The starting ground for celebrated players such as Johan Cruyff, Dennis Bergkamp and Wesley Sneijder, Ajax has recently opened a new educational facility on its training grounds.
"Ajax is extremely proud to have realized 'The School of the Future,'" the club told CNN.
"We are aware that it is important for our young players that they are able to follow a decent education next to playing football. The study facilities are of a very high standard."
True to its name -- "De Toekomst" (or "the Future") -- the club's training complex is becoming more than just a place where players improve their football skills -- Ajax's aspiring pros will now be receiving a customized education at a dedicated school.
"Ajax School will work in tandem with existing external education programs, supplementing conventional education with a sport/football-based curriculum," says Steve Lawrence, an Englishman working as an adviser on the project.
"The educational philosophy is child-centered with a faculty of tutors and mentors able to guide the children across a broad range of subject areas encouraging individual in depth exploration," he told CNN.
Ajax has a long history of valuing its footballers' educational performance.
The club focuses on ensuring its pupils acquire a decent education while pursuing their dream of becoming a professional player -- of which its academy boasts a remarkable 80%-plus success rate.
Students will receive lectures on healthy nutrition, kinesiology (the scientific study of human movement), media training, and courses in attitude and behavior. They will also be taught about economy, tax and finances, giving them all the required tools and skills to be a modern-day footballer.
The school looks out over the first-team training field and the club's home Amsterdam Arena, and offers a library, multimedia studio and language/science labs.
"The focus of the Ajax School is the players' 'kitchen' -- which is both teaching space and congregating space," says Lawrence, whose son Jamie flourished in the Dutch system, before joining Slovakian team AS Trencin.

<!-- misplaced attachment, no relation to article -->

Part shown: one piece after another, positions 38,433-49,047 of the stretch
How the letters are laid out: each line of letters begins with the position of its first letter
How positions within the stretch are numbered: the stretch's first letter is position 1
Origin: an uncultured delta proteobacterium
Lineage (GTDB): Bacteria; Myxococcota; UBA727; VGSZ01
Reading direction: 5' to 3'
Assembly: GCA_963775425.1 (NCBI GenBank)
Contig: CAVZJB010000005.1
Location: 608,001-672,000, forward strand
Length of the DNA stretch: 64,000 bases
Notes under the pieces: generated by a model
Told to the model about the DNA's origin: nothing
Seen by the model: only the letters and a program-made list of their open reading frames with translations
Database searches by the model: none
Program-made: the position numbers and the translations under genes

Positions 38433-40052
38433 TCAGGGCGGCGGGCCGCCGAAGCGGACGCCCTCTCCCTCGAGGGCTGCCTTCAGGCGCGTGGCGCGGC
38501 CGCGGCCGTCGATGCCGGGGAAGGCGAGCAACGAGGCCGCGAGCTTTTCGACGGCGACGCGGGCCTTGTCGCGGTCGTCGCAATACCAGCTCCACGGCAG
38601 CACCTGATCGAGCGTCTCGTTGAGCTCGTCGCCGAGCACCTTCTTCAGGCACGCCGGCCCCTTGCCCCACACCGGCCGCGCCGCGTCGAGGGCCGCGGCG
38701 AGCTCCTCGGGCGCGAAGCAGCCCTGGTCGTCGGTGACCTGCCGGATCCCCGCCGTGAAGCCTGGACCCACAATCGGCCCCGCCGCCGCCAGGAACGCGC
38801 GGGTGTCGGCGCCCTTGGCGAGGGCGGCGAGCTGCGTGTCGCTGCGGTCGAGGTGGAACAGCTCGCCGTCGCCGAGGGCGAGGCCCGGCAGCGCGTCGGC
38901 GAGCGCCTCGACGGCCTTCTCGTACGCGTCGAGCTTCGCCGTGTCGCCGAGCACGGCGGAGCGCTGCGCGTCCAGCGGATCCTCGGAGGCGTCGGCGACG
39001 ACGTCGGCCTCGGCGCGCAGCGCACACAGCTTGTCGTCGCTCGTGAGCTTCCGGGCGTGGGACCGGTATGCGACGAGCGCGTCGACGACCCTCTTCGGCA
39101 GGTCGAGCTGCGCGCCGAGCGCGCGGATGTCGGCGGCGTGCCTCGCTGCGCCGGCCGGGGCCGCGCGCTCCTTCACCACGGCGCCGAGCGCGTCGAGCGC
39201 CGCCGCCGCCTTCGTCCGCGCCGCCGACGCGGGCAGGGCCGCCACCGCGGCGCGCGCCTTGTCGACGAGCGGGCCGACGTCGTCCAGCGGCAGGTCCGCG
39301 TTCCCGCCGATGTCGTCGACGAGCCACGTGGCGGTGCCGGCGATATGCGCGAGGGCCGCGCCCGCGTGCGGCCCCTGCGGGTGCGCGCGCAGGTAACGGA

"It's big enough for all 220 players and staff, and informal and relaxed enough to be 'home from home' for the players."
While many aspiring footballers may sacrifice their studies in order to focus on their career, that won't happen for the Ajax intake.
The new school offers young players the opportunity to follow their entire schooling within the club, ensuring their education can be tailored and customized around their training and competition schedules.
In the past, players such as Jan Vertonghen had to give up his studies in Law and French at the University of Amsterdam. The Belgium international -- now at English club Tottenham -- did, however, manage to study sport marketing at the Johan Cruyff University in between his training and matches.
Ajax says having a school for its youth pupils should improve performance on the field as well as in academics. Players can be monitored better and the club can intervene quicker should the balance of chasing the football dream and finishing education become distorted.
Even more importantly, footballers will always be able to fall back on their school diploma if they do not make it to the top, safeguarding the players' future.
Ajax, a four-time European champion and 33-time winner of the Dutch league, has traditionally relied on players from its youth academy. Like Spain's Barcelona, it immerses players in its philosophy from the earliest age possible.
The club's groundbreaking concept of "Total Football," a free-flowing and attacking tactic in which any outfield player can take over the role of any other player, revolutionized Dutch football.
Pioneered by legendary coach Rinus Michels, it helped Ajax to three successive European Cup triumphs in the early 1970s.
The Dutch national team reached the 1974 World Cup final under Michels' guidance -- a feat it would repeat four years later despite the absence of Cruyff.
Cruyff epitomized the "total football" player in the 1970s, coordinating both offense and defense, as well as being a midfielder. His influence has also been widely credited for the more recent success of Barcelona's "tiki-taka" style.
Two decades later, Ajax would repeat those heights under coach Louis van Gaal -- who famously took a team based on youth to victory in the 1995 UEFA Champions League final against titleholder AC Milan.
The team's 4-3-3 formation has remained a central component and house style ever since. Ajax works hard on keeping its tactics recognizable and unique: fast and offensive while creative and attractive.
These days Ajax struggles to keep its promising players, who are lured by the riches of foreign clubs -- such as those in the English Premier League -- at an increasingly earlier age.
Critics claim that Ajax has turned into a business, a talent factory where young players are selected and trained only to be sold to the highest bidders, often at immense fees.
Although this strategy may not win Ajax a new European prize in the decade to come, it does help the club to at least shine financially -- last month it reported a profit of €22 million ($24.8 million) for the 2014-15 season.
If there was a new Champions League dedicated to clubs competing on financial sustainability, Ajax may finally stand a chance again.